A few years ago, I realized that I was thinking about dental care all wrong. Instead of listening carefully to my dentist and making the necessary changes, I assumed that he was ultimately responsible for making sure that my teeth stayed healthy. Unfortunately, I developed a few serious cavities because I failed to properly brush and floss my teeth, and I knew that it was my fault. I decided to start taking notes at my dental checkups and carefully abiding by the dentist's orders. The difference was almost miraculous. This blog is all about working with your dentist to improve your result.
You probably started preparing for the birth of your child long before they arrived. You would have stocked up on the supplies you'll need, have spent time preparing the nursery, and perhaps read a parenting book or two (or ten). You might think about taking the same approach with your baby's teeth—preparing for them before they actually develop. Of course, fluoride helps teeth remain strong, so wouldn't it make sense to be sure that your baby gets plenty of fluoride before their teeth even grow?
Fluoride and Mineralization
Fluoride helps the mineralization of teeth. Your teeth are protected by a coating of dental enamel, which is highly mineralized and incredibly strong. Demineralization weakens enamel (and if untreated, can remove entire sections of it), making the tooth more prone to cavities. Fluoride can help to prevent this demineralization, so is it just a case of your baby consuming extra fluoride to make their enamel as strong as possible? It's not quite that simple.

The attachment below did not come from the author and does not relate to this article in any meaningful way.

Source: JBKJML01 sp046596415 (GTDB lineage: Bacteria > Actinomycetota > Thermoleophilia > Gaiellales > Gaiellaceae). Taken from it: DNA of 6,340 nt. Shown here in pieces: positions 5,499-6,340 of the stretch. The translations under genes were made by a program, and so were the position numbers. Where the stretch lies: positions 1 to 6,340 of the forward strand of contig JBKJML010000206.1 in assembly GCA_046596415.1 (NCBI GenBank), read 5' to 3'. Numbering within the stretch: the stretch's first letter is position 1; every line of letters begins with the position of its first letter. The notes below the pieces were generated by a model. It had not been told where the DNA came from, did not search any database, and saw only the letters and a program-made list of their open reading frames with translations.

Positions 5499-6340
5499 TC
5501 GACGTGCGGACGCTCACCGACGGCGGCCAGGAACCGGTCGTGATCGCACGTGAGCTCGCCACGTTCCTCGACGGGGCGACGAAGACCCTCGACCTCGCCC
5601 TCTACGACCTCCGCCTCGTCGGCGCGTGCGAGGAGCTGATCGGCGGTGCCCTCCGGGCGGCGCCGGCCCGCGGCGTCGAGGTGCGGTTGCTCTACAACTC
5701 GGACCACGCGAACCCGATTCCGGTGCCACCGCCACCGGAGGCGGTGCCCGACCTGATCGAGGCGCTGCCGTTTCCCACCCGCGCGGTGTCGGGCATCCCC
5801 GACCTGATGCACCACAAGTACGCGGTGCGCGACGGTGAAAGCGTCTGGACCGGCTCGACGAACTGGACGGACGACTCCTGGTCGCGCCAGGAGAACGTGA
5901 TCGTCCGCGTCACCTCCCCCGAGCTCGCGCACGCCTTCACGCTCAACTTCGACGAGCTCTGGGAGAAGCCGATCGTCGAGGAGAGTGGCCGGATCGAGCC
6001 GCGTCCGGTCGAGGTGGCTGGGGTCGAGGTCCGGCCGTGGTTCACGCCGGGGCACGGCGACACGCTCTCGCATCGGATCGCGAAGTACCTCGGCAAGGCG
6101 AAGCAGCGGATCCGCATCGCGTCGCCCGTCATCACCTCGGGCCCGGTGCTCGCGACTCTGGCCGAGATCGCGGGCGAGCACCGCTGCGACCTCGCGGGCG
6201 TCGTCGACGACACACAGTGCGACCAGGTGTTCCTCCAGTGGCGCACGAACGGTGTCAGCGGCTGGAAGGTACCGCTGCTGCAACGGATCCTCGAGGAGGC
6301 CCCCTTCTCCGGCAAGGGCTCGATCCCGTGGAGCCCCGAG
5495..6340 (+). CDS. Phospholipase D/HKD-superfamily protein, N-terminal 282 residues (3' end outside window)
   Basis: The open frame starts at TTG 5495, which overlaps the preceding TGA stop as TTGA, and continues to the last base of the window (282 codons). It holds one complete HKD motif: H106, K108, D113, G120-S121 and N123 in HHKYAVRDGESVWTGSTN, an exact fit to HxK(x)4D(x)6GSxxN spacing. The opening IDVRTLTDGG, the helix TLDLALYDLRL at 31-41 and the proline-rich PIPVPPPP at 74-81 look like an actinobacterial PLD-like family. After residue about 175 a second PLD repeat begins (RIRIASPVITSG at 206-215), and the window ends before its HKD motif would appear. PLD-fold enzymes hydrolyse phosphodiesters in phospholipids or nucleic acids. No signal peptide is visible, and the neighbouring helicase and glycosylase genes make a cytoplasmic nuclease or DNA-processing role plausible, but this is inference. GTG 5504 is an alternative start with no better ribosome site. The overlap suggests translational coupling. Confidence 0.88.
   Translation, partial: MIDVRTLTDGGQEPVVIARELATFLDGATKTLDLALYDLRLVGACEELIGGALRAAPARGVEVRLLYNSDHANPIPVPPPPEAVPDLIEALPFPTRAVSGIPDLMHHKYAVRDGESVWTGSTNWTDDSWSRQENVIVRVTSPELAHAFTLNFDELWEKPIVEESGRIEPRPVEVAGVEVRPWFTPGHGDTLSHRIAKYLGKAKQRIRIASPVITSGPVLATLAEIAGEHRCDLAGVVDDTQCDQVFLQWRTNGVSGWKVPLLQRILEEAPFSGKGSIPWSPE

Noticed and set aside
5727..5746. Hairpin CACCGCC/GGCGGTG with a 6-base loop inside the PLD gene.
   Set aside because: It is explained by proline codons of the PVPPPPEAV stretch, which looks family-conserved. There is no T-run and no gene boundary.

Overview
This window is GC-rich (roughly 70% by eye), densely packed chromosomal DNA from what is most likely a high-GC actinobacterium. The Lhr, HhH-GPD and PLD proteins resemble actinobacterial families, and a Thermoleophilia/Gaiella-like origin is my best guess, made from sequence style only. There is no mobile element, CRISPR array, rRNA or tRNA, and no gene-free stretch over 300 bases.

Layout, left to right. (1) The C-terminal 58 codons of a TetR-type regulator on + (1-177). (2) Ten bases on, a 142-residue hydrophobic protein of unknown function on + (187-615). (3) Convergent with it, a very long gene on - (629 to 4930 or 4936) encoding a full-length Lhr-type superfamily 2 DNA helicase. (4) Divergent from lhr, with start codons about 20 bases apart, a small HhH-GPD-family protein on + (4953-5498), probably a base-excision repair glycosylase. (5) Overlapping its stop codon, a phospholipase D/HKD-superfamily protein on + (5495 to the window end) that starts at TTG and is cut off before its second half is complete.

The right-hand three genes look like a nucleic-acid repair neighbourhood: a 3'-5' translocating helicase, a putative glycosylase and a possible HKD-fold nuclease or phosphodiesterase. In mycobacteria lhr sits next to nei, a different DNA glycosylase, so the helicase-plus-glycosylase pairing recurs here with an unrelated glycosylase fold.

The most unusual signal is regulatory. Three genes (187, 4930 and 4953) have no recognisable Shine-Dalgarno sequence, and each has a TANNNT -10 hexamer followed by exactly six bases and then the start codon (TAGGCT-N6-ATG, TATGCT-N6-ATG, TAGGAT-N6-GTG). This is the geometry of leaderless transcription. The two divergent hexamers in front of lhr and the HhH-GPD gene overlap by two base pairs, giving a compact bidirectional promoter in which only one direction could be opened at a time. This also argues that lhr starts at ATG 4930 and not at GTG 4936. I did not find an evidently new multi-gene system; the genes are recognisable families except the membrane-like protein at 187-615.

The Problem With Excessive Fluoride
Don't give a baby any extra fluoride (in the form of supplements). Extra fluoride in infancy can in fact damage teeth before they erupt from the gumline. Fluorosis is the result of this excessive fluoride during tooth development. Mild fluorosis looks like obvious white spots on the teeth (which is generally just a cosmetic concern), and the teeth may still be quite strong, and even resistant to cavities. More advanced fluorosis can cause teeth to become brittle, and especially prone to cavities and breakage, despite the concentration of fluoride that they've been exposed to.
Discuss the Matter With Your Child's Dentist
The question of extra fluoride should only be asked when your child begins attending their regular appointments at your local family dentistry provider (which should happen once their first tooth has erupted). Your child's dentist will discuss your child's dietary and oral hygiene habits, and it might be that they already obtain sufficient fluoride. For example, their needs may already be met by fluoridated water, and/or the fluoride in their toothpaste. Your child's dentist will then administer fluoride treatments as needed, during your child's regular checkups. Some patients may require fluoride supplements, but this is determined on a case-by-case basis.
When it comes to fluoride and your child's teeth, don't assume more is better and take matters into your own hands. However, you should be sure to discuss the matter with your child's dentist, just in case some extra fluoride is in your child's best interests.